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 By: Johan Svensson  | Date: 2007-05-08  | Category: Tips & Tricks    | Comment  
The power of the mind
by Adam Blomberg

 What if you could trigger your brain to turn into 100% climbing mode next time you step onto that hard route or boulder? Just like that, and you have full focus and no fear from first to last move. It sounds like fantasy, however it’s not. Adam Blomberg has looked into how the brain works under stress and how you can deal with it to become a better climber.

Erik Heyman during mental relaxation on top of the world, Kvaloya, Norway. © Malin Holmberg

 Few realize that the fastest way to improve your climbing can be to take control over your own mind. The mental aspects of climbing are widely recognized but few climbers actually train and develop their mental and psychological skills in a structured way. Those that are mentally strong already “have it” while the rest of us have to live with it and fight through stress and fear with sweaty palms, racing hearts and shortness of breath. Well, it does not need to be like that, the mind can be trained as the body can, however the rules are different and therefore the techniques used will be different.

 The zone
  The ideal state of mind is when we are 100% focused on the task at hand, not disturbed by things happening around us, by our own thoughts or by feelings of fear, anxiety or doubt. This state of mind is usually termed the zone, the place where we have access to all our strength, our best technique and where we are fully concentrated on climbing. In the zone the performance climber will be sending harder than ever and the traditional climber will take control over difficult or scary climbing without excessive fear and anxiety. The problem is that for most climbers getting into the zone happens on chance. What we want is a button to press that gets us into the zone. The good news is that there are buttons that can and will accelerate your mental training and improve your psychological ability.

The brain
 The brain under stress is the challenge. Under high stress situations (which climbing is so full of) important parts of the brain will shut down and old programmes will automatically take over and steer our climbing. Somatic behaviours like high body tension, increased heart beat, intense breathing, tunnel vision etc are the effects of such programmes. Feeling these effects will give room to negative thinking, which in turn will give room for anxiety, doubt or fear. This is the reason why we, when pressed, time after time either fail or have to push through wasting our psychological energy. We often claim that we not are strong enough, too short or too long, when most times the answer lies in our mind. This is the way the brain works under stress and it may be difficult to change. However, what we can do is to replace “bad” programmes that limits us with “good” programmes that helps us get into and stay in the zone.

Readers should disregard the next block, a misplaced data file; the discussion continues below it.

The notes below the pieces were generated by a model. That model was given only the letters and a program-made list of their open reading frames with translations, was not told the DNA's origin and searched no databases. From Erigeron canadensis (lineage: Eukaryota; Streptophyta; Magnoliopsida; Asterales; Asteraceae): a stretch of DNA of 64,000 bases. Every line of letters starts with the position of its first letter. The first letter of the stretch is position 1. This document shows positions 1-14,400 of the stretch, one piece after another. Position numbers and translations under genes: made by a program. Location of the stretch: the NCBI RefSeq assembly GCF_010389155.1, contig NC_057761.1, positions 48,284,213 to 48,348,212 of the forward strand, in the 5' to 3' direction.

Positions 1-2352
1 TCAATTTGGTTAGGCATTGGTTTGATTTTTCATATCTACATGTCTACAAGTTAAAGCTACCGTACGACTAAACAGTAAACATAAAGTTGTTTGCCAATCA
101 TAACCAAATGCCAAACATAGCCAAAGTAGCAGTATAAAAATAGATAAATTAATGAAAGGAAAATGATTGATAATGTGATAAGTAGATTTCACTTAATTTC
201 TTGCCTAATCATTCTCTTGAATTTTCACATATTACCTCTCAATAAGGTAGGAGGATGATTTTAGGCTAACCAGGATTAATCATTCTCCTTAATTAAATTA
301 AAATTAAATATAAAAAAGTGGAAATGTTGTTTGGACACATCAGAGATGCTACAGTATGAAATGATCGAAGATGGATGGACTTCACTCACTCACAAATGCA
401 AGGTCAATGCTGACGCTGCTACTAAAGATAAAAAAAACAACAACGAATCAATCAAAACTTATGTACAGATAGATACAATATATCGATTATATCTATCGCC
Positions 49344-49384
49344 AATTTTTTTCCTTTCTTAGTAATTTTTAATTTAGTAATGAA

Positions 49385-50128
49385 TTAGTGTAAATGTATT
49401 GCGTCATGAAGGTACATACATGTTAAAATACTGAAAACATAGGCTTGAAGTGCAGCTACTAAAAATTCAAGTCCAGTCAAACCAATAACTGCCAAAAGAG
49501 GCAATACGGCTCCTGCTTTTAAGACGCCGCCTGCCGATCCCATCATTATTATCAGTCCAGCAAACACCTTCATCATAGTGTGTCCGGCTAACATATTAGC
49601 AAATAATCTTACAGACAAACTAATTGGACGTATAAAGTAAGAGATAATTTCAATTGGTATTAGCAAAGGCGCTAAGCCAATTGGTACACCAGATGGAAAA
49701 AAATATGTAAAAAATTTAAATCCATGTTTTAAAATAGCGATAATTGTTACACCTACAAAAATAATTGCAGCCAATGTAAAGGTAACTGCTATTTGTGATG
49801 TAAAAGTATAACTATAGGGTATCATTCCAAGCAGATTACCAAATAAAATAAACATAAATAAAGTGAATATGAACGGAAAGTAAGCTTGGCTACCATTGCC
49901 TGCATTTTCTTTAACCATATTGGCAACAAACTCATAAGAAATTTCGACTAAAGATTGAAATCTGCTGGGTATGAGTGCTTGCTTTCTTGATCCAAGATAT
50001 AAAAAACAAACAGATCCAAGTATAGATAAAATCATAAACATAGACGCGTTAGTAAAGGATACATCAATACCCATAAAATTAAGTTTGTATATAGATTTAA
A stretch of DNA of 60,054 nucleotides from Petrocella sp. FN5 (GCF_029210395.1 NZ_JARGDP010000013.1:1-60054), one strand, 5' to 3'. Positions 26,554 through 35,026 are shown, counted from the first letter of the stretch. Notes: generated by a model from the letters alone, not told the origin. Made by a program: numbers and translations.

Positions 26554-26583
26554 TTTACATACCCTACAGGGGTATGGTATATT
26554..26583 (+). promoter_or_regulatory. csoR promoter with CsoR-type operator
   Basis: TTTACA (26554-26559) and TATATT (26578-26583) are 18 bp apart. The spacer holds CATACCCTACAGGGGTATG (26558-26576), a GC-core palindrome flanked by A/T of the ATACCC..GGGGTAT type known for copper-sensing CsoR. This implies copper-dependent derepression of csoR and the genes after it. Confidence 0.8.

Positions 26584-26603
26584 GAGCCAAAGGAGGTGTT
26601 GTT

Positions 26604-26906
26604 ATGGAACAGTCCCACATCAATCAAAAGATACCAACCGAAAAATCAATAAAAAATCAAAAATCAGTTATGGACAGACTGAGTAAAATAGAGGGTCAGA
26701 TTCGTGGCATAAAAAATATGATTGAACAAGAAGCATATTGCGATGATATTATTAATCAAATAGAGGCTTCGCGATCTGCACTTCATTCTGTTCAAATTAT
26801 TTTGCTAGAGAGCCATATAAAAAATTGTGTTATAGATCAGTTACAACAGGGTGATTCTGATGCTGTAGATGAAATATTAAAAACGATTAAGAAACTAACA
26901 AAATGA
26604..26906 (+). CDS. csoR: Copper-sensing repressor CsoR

Practical mental training
 We act according to our mental map of the outer world, not according to what the world really looks like. This is the reason why we as climbers need to have clear and positive mental images of a successful climb in our programmes. This is what will steer us. To be able to programme the brain we need to relax body and mind. The more relaxed we are the more access we have to our memory circuits in the brain. The technique described here to create positive climbing images is called anchoring. The idea is to anchor the good feeling of the perfect climb in our brain and then, when starting off on a climb, we will release this good state of mind by pressing a simple trigger.

 Set the anchor by following these steps:
  • Choose a unique and simple trigger, e.g. the clipping of a karabiner, pressing your toes upward etc.
  • Relax as deeply as possible, sit or lie down, assure no outer disturbances, music may work for you.
  • Create an inner movie of yourself climbing the perfect climb (make it as real as possible: you have to be able to see it, feel it and smell it)
  • Set the anchor when the feeling is at the highest by pressing your trigger. Timing is essential. Repeat it a number   of times.
  • Make this part of your regular training a couple of days every week. Each session will take you about 20-30 minutes.
  The release of the anchor should be the final thing you do before setting off on a hard red-point, an on-sight attempt or during competition. Assure that you have a good mental ritual before you start that hard climb, warm-up, relax, visualize the moves, boost your confidence and then get into the zone by releasing the anchor by setting off your trigger, then go. Divide the climb into sections, climb the first section, stop, rest and relax, then release the trigger and go for the next section, continue like this until you finish the climb or you fall off.

 After a successful climb (= where you felt in the zone) always keep the good feeling and stack it on to your anchor by pressing your trigger a number of times. By doing this you will make it stronger and more reliable.

 The way of training for climbing is obviously through climbing. Red Pointing is the ideal way to progressively increase the mental strain. Use the anchoring technique by setting of your trigger every time that you are red pointing a route. Then you can test your mental progress when onsighting as climbing towards the unknown is the ultimate challenge. Start to train your brain. I promise that you will improve yourself and you will enjoy climbing more than ever….